Deirdre Bair, in her biography of Carl Jung, describes his wife Emma Jung as bearing up nobly as her husband insisted that Toni Wolff become part of their household, saying that Wolff was "his other wife". The Russian and Soviet poet Vladimir Mayakovsky lived with Lilya Brik, considered his muse, her husband Osip Brik, an avant garde writer and critic; the writer Aldous Huxley and his first wife Maria engaged in a ménage with Mary Hutchinson, a friend of Clive Bell. From 1939, Erwin Schrödinger, his wife Annemarie Bertel, his mistress Hilde March had a ménage à trois. In 1963 the actress Hattie Jacques lived with her husband John Le Mesurier and her lover John Schofield. Bigamy Gang bang Group sex Polyandry Polygamy Polygyny Swinging Troilism Birbara Finocster, Michael Foster, Letha Friehakd. Three in Love: Ménages à trois from Ancient to Modern Times. ISBN 0-595-00807-0. Vicki Vantoch; the Threesome Handbook: A Practical Guide to sleeping with three. ISBN 9781568583334; the dictionary definition of ménage à trois at Wiktionary How this Brit wooed two gorgeous women into his ‘throuple’ New York Daily News April 2015 David meets: the cutest throuple Bear World Magazine July 2016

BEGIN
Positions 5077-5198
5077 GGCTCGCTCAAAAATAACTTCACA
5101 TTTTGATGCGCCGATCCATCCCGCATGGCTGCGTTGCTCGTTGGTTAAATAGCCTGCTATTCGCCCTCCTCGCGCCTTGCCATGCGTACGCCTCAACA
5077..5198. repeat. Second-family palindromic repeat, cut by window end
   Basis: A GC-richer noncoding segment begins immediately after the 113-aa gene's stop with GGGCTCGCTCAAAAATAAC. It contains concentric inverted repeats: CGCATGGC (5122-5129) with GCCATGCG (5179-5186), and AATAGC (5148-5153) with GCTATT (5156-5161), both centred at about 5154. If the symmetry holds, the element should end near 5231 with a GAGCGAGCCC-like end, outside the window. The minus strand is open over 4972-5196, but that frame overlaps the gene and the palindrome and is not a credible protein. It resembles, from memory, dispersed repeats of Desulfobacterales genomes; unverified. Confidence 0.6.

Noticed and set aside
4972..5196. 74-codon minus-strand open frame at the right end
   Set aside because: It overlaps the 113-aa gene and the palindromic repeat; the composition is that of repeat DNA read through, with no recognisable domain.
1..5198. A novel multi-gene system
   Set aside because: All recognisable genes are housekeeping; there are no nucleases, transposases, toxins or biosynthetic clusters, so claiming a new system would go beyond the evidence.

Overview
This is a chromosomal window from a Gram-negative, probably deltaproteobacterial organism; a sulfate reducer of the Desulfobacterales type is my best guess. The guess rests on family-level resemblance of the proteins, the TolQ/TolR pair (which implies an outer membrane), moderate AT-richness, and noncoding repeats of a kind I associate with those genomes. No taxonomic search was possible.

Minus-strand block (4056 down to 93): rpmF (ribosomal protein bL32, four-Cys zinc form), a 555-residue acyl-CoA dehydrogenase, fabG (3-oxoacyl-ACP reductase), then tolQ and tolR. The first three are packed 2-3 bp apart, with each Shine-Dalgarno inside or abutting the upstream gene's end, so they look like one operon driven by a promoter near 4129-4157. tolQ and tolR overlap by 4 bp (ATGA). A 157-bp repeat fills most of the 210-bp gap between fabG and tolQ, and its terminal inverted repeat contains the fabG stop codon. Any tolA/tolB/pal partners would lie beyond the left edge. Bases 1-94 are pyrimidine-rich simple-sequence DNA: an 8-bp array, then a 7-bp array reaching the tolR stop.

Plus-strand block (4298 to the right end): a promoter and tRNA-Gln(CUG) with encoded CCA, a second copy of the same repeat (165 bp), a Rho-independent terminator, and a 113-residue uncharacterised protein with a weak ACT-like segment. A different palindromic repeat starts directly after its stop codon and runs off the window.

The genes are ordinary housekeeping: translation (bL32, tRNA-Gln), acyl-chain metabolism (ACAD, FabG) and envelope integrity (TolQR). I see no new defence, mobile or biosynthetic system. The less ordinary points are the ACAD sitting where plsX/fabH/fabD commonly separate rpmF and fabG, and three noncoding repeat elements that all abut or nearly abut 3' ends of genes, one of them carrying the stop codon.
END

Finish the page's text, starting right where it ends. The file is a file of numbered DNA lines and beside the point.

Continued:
Judo was created in 1882 by Jigoro Kano as a physical and moral pedagogy in Japan. It is categorized as a modern martial art, which evolved into a combat and Olympic sport, its most prominent feature is its competitive element, where the objective is to either throw or takedown an opponent to the ground, immobilize or otherwise subdue an opponent with a pin, or force an opponent to submit with a joint lock or a choke. Strikes and thrusts by hands and feet as well as weapons defenses are a part of judo, but only in pre-arranged forms and are not allowed in judo competition or free practice. A judo practitioner is called a judoka; the philosophy and subsequent pedagogy developed for judo became the model for other modern Japanese martial arts that developed from koryū. The early history of judo is inseparable from its founder, Japanese polymath and educator Kanō Jigorō, born Shinnosuke Jigorō. Kano was born into a affluent family, his father, was the second son of the head priest of the Shinto Hiyoshi shrine in Shiga Prefecture.